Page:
Killer Cotton

The devastating impact of the cotton supply chain that dominates much of the textiles industry is often brushed under the carpet. Luxury or mass-market, this natural fibre has been exploited to the point that not only the environment is permanently damaged, but the people and animals that keep the industry going are physically and mentally deteriorating too. 

This article is inspired by a lecture by Dr Sue Thomas of Heriot Watt University. You can watch her TEDx talk about ethics in the fashion industry here.

First up, how does a fluffy little plant in a faraway field end up as a crisp white shirt, perhaps oversized and worn layered under a cropped sweater or corset for SS17? It starts with a seed, and it ends with a landfill site, and there are problems at every stage of the life cycle, from sexism, sizeism and racism, to animal rights and environmental impact.

Growing and Harvesting

Pesticides and fertilisers don’t just affect the crop in question. Now that mechanical vehicles spray vast quantities of these chemicals over unimaginably huge expanses of land, they are spreading to water supplies and nearby fields. Animal and human cruelty is also a massive factor in the collecting of cotton crops. In many societies, unregulated child labour is utilised, or working people, including doctors and teachers, are forced to take unpaid leave to help out during harvest season. Where modern machinery isn’t available large livestock like oxen or cattle are used to drag heavy combine harvesters and do not receive proper veterinary treatment.

Fibre Processing

In the cleaning of cotton (called ginning but nothing to do with gin), spinning it into yarns and weaving, knitting or felting it into fabrics, waste products are a huge issue. From large quantities of dust and dirt being inhaled by unprotected workers leading to lung problems, to toxic carcinogens like Formaldehyde (which FYI is also used to preserve dead bodies…) as well as dyes and treatments being washed away into rivers and lakes, threatening these ecosystems. All processing of cotton requires vast quantities of water, particularly the dying of denim jeans. Fashion is a thirsty business.

Garment Production

Worker rights are simply not protected or valued in the manufacturing phase of the fashion supply chain, whether its cotton or silk. Factory workers work long unsociable hours without overtime pay or paid holidays, spend time in unsafe and insecure buildings filled with health hazards, are forbidden to form unions or strike, and receive salaries that don’t even cover their own personal expenses, let alone support their family.

One of the most alarming consequences of the cotton supply chain has been the degradation of the Aral Sea Basin. This lake, once one of the world’s largest, completely dried up between 2000 and 2014, due to the irresponsible irrigation of water for cotton crops. Find out more here.

Here are some quick statistics about the cotton industry:

  • 47% of chemicals used in cotton production are known human carcinogens.
  • 10 tonnes of water can be used on cotton to make just one pair of denim jeans.
  • 95% of cotton garments that go to landfill could be recycled.
  • Over 8 million acres of land in the US alone is used for cotton farming. This is land that could be used to grow fresh produce for the global food shortage.
  • The huge amounts of pesticides used to grow cotton cause 350,000 farmer deaths a year and a million hospitalisations.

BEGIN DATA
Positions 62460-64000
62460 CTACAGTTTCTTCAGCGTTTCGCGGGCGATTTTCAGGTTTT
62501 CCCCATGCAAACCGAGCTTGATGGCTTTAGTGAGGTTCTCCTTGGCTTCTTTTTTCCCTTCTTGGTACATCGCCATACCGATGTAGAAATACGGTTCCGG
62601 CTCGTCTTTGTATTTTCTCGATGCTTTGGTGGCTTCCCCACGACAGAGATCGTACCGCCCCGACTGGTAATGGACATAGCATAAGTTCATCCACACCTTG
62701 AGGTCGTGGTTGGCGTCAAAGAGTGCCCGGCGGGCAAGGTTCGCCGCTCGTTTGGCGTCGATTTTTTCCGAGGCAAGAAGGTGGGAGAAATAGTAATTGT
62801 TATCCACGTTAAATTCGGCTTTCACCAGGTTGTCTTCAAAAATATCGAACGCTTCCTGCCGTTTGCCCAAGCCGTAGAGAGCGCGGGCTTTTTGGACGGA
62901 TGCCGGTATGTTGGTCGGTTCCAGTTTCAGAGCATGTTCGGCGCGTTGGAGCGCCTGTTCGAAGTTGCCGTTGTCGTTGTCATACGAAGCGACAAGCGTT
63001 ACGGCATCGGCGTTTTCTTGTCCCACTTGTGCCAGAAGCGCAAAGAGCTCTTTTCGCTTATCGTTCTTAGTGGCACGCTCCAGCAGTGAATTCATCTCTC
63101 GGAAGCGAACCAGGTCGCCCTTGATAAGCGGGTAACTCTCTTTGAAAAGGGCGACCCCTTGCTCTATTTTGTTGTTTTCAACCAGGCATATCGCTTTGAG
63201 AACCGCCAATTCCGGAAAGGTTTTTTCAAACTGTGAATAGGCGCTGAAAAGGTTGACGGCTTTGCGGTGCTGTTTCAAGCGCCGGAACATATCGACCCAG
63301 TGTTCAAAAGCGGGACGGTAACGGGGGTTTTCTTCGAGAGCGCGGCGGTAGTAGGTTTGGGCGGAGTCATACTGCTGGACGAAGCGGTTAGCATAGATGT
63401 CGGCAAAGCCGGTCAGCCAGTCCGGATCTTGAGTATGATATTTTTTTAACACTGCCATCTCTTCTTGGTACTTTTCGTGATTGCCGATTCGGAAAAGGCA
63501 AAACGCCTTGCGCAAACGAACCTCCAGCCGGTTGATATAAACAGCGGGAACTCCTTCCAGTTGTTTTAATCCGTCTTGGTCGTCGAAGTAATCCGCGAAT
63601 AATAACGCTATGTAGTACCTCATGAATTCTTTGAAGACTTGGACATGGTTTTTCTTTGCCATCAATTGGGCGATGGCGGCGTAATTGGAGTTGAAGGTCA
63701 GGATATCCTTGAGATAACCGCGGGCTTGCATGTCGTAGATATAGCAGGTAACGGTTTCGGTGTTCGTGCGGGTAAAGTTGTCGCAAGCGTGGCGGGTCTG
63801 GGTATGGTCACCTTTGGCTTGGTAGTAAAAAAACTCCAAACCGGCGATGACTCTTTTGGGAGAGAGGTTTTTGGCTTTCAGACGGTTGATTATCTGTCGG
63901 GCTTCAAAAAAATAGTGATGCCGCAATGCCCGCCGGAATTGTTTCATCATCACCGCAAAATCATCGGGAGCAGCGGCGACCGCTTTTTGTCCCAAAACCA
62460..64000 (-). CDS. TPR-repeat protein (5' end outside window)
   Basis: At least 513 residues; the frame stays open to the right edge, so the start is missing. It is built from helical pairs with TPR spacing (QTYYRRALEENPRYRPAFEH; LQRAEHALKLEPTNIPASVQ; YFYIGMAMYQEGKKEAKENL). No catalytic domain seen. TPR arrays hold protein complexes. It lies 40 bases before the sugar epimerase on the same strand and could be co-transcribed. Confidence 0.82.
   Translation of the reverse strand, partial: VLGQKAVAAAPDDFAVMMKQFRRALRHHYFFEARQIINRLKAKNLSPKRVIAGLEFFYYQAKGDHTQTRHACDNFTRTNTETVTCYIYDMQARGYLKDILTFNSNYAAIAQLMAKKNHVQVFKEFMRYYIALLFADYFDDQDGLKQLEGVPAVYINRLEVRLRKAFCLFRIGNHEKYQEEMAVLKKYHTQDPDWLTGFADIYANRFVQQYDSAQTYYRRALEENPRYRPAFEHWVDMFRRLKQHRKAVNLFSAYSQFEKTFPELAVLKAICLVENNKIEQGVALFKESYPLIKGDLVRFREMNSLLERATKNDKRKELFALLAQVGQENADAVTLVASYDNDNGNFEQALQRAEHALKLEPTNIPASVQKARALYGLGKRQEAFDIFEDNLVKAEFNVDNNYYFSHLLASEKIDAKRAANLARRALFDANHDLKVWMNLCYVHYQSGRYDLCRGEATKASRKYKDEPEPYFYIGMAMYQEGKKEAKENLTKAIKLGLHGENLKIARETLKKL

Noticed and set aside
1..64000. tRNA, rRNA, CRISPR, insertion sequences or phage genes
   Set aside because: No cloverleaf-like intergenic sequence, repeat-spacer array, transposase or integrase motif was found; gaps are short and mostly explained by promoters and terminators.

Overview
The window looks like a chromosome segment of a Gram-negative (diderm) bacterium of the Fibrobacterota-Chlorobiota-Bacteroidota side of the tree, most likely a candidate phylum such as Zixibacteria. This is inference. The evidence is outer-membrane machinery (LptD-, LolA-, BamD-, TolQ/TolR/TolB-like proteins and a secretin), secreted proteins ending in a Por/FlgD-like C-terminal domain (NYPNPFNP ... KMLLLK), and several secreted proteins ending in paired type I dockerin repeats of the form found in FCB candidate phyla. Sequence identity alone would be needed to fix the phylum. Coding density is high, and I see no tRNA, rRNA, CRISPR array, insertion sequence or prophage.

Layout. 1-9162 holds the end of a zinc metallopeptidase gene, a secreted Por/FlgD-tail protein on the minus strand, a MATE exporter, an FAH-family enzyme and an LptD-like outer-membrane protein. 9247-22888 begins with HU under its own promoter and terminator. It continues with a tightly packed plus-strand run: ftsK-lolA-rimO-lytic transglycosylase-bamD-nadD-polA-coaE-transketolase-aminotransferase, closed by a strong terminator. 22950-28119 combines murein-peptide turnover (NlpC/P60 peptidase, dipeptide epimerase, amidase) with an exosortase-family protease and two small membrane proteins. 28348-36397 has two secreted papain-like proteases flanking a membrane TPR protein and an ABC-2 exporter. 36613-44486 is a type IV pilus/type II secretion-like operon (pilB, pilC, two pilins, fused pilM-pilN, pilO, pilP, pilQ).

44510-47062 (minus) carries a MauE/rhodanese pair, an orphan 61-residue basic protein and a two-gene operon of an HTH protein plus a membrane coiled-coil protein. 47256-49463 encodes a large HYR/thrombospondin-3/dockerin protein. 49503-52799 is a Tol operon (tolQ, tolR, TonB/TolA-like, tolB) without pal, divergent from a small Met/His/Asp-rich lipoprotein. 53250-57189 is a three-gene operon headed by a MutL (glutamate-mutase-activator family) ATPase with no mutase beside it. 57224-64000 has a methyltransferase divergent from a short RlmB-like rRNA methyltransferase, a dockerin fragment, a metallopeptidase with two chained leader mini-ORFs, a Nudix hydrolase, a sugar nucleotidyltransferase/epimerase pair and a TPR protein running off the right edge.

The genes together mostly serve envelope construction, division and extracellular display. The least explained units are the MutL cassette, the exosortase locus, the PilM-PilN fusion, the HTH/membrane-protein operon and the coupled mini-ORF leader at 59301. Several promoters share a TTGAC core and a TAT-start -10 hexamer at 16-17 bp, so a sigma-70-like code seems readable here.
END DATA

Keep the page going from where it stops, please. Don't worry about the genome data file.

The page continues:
The good news: 

  • Cotton is  a natural product therefore it is biodegradable. The average cotton garment can take as little as 6 months to completely biodegrade if correctly recycled. In comparison, a nylon or polyester garment can take more than 50 years.
  • Quality of production varies greatly, and it is not always to do with brand names, whether its fine Egyptian Pima cotton or standard American Cotton, whether its Prada or Primark. Do you research, and look for transparency in the the supply chain.
  • 42% of fashion brands use, or aim to use, organic cotton in their products.
  • There are eco-friendly alternatives available as well as organic versions of cotton. Take for instance Lyocell, a sustainable man-made textile. Or emerging waste-free fabrics like Pinatex (pineapple leather)!

Overall, many of the problems in the cotton supply chain for the fashion industry can be traced back to long-term, systematic issues with the global politics and western culture. If the rules were more efficiently regulated and there were more serious consequences for corruption, perhaps developing countries would no longer produce cotton for developed countries that is toxic an damaging to the environment and human health. If fashion followers and retailers decided to value quality over quantity and started paying more for their consumer products, perhaps workers throughout the supply chain would receive fair wages and fair treatment. The fashion business is about supply and demand. So long as we keep demanding cheaper and cheaper garments faster and faster, these dangers within the textile life cycle will continue.

Recommended reading: 

The Travels of a T-Shirt in the Global Economy: An Economist Examines the Markets, Power, and Politics of World Trade by Pietra Rivoli

Where Underpants Come From – From Checkout to Cotton Field – Travels Through the New China by Joe Bennett 

Ruth @ Urbanity xxx

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Ladyboss Collective #girlgang

Since opening in May 2016 in Edinburgh’s old town, Ladyboss Collective, founded by Amber Vermeulen, has gathered a reputation for being the local go-to for locally, female-made art and fashion while creating the coolest nail art in a totally kitsch atmosphere (with Beyonce blasting in the background of course). I popped in yesterday night for a chat with Amber and a quick gel manicure, and left totally inspired by the creativity and the aesthetic. A young, independent business that supports not only other young independent businesses, but also homeless women, LGBT rights and female creative empowerment.